By Michael Praats | September 28, 2020 at 12:32 PM EDT – Updated September 28 at 4:37 PM
WRIGHTSVILLE BEACH, N.C. (WECT) – The battle between the Town of Wrightsville Beach and a small business owner is headed to the Fourth Circuit Court of Appeals.
Chris Mangum has been renting jet skis in Wrightsville Beach for years without issue, but in 2015 that all changed.
“For 20 years I have rented jet skis down here at Wrightsville Beach, but the past five years have been very hard for me to run a business without interference from the town hall,” Mangum said.
Troubles started after complaints from residents about jet skis in the waters around Wrightsville Beach.
That’s when the town started issuing Mangum citations for alleged violations of town zoning ordinances, despite the fact the property in question is not actually located in the town and does not fall under its jurisdiction.
Normally the town’s zoning ordinances would apply to a business operating in the town, however, the property in question is owned by the state and according to the town’s own ordinances, it does not have the right to apply zoning regulations to the land.
The town’s Unified Development Ordinance states, “In accordance with NC General Statutes 160A-392, the Town of Wrightsville Beach UDO applies to state-owned lands only when a building is involved.”
There are no buildings on the property.
After racking up a collection of citations, Mangum hired an attorney to help him fight the town and continue his business, however, he has faced several setbacks in court.
The Town of Wrightsville Beach hired attorney Mark Hamlet to represent them in the legal proceedings when the matter first started. Mangum hired his own attorney but he withdrew from the case and left Mangum without legal counsel and few options.
That’s when the town offered a solution – sign a consent judgement that would prohibit Mangum from renting jet skis in the area.
“Shortly after Mangum’s former counsel withdrew, defendants presented Mangum with a proposed consent judgment and told him he would need to sign it to avoid an entry of default. The judgment waived the fees charged from the citations but enjoined Mangum and WB-JSR from ‘operating a business involving the rental of jet skis in the Town of Wrightsville Beach or in the town’s Extraterritorial jurisdiction,’” a federal lawsuit states.
Mangum, seeing no other options, signed the judgement – but is asking a federal court to overturn it due to the fact the town had no jurisdiction in the matter to begin with.
One of the most troubling facts for him is the fact that since the issues arose, he has yet to receive a hearing or a chance to be heard from any judge.
“What mind-boggles me is that I have yet to get a hearing on the local level or the federal level,” he said. “The town shut me down illegally for two years, I operated this year without any interference from the town.”
Last year, the federal lawsuit Mangum brought against the town was dismissed by United States District Judge Louise Flanagan under the doctrine of res judicata, the Latin term for ‘a matter judged.’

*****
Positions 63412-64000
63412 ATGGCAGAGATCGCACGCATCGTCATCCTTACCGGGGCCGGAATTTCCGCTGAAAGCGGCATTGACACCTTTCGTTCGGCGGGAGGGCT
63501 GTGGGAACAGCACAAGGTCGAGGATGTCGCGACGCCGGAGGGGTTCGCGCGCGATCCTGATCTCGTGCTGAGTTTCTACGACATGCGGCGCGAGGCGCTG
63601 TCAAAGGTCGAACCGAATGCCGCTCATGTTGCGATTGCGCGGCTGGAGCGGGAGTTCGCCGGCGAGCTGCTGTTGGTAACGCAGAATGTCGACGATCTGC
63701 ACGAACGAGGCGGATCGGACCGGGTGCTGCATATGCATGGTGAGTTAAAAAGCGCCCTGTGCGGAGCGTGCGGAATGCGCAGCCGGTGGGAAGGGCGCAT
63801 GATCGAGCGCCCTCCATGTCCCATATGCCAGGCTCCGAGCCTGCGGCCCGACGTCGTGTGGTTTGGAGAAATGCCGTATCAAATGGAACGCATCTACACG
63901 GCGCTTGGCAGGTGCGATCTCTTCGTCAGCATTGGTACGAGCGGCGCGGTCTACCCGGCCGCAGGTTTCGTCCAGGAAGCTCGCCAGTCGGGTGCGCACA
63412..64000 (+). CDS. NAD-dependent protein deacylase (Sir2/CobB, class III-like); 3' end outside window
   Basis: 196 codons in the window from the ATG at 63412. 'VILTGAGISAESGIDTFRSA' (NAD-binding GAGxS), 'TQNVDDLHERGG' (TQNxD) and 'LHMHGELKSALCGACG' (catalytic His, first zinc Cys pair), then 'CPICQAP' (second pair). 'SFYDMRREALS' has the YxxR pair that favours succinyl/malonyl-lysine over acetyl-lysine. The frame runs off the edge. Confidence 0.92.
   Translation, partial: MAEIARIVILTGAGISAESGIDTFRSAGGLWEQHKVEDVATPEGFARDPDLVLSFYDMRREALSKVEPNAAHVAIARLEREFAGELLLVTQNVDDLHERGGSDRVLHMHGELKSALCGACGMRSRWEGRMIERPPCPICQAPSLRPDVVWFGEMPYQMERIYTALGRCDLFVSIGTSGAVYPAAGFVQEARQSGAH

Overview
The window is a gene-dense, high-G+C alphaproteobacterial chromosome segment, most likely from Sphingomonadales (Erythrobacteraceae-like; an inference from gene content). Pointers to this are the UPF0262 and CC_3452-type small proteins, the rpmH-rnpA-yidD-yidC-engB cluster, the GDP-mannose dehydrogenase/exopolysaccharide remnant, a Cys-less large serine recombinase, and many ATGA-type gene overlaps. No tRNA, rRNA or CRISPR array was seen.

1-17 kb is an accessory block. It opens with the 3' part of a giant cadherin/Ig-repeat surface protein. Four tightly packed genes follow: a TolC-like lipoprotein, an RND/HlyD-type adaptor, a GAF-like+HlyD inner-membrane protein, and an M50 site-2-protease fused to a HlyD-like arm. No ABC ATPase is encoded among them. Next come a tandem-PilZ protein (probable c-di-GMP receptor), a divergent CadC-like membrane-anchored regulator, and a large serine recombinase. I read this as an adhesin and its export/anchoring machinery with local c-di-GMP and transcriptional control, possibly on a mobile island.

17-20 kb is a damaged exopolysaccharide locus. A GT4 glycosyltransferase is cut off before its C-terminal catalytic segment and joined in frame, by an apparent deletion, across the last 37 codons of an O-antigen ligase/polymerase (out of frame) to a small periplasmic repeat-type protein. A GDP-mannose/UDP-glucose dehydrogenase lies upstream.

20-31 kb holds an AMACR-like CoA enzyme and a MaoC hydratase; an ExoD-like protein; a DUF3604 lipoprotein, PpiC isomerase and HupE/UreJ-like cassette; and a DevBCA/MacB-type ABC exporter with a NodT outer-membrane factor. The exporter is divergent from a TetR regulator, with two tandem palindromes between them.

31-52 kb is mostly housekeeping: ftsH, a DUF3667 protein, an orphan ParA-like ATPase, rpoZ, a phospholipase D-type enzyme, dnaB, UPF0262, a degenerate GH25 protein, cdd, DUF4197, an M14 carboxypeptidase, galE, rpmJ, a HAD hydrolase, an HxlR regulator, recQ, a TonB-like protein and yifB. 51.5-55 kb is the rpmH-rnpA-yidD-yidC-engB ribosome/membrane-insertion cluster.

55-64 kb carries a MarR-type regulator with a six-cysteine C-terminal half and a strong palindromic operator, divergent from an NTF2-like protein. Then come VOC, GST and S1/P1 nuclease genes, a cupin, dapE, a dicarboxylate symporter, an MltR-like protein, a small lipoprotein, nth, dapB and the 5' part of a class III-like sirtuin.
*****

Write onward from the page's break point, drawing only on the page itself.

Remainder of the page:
His attorney, at that time, was Greg Buschemi, a mayoral candidate running against the current mayor Darryl Mills.
The federal judge decided since a consent judgement had already been signed in a lower court the issue had already been ruled upon and decided. However, Mangum argues that the consent judgement is invalid and the Superior Court judge erred in issuing it.
The business is his sole source of income and the town has taken away his ability to make a living, but it’s not just money that this has cost him but also his health.
“It put me in extreme debt, luckily I did get out of debt this summer by working. I don’t have health insurance. I’ve had tumors in my chest since I was 19 years old, I am 43 now. I am due for a CAT scan in November and I have no way of getting a CAT scan because I have no health insurance,” he said.
What does the state say? What’s next?
The NC Wildlife Resources Commission, the property owners of the ramp and surrounding property, have actually confirmed that Mangum is permitted to use their boat launch.
“All of our Boating Access Areas are open to the public 24/7 and anyone is allowed to launch from these sites, assuming they follow the regulation posted on our website,” according to the NC Wildlife Resources Commission Communications Specialist Ryan Kennemur.
“That being said, jet ski rental companies can use the ramp. Since the Wrightsville Beach property is owned wholly by Wildlife Commission, the town has no jurisdiction at this BAA,” Kennemur concluded.
“The state said I can use this ramp and I can use that property as long as the jet skis stay outside the drip line of the bridge, and no money is collected on this property,” Mangum said.
The appeal to the Fourth Circuit was filed last week, so it will take time before Mangum’s case is actually heard. This time, he is not counting on a lawyer to help him. In June, court records show Mangum submitted a notice to the courts with his intention to represent himself pro se, or, ‘for oneself.’
“As of right now I do not have an attorney, this case is a very simple case. You cannot sue people on property you do not own, the town did, they succeeded and as of right now I am representing myself,” he said.
Ultimately, Mangum said he is confident the consent judgement will be thrown out eventually and that he plans on suing the town for damages.
“It was all a campaign to get rid of jet skis and jet skis only. I am no different than any other business down here and you cannot single out companies that you do not like,” he said.
The Town has declined to comment in the past due to ongoing litigation and has not yet issued a statement on the latest move by Mangum.
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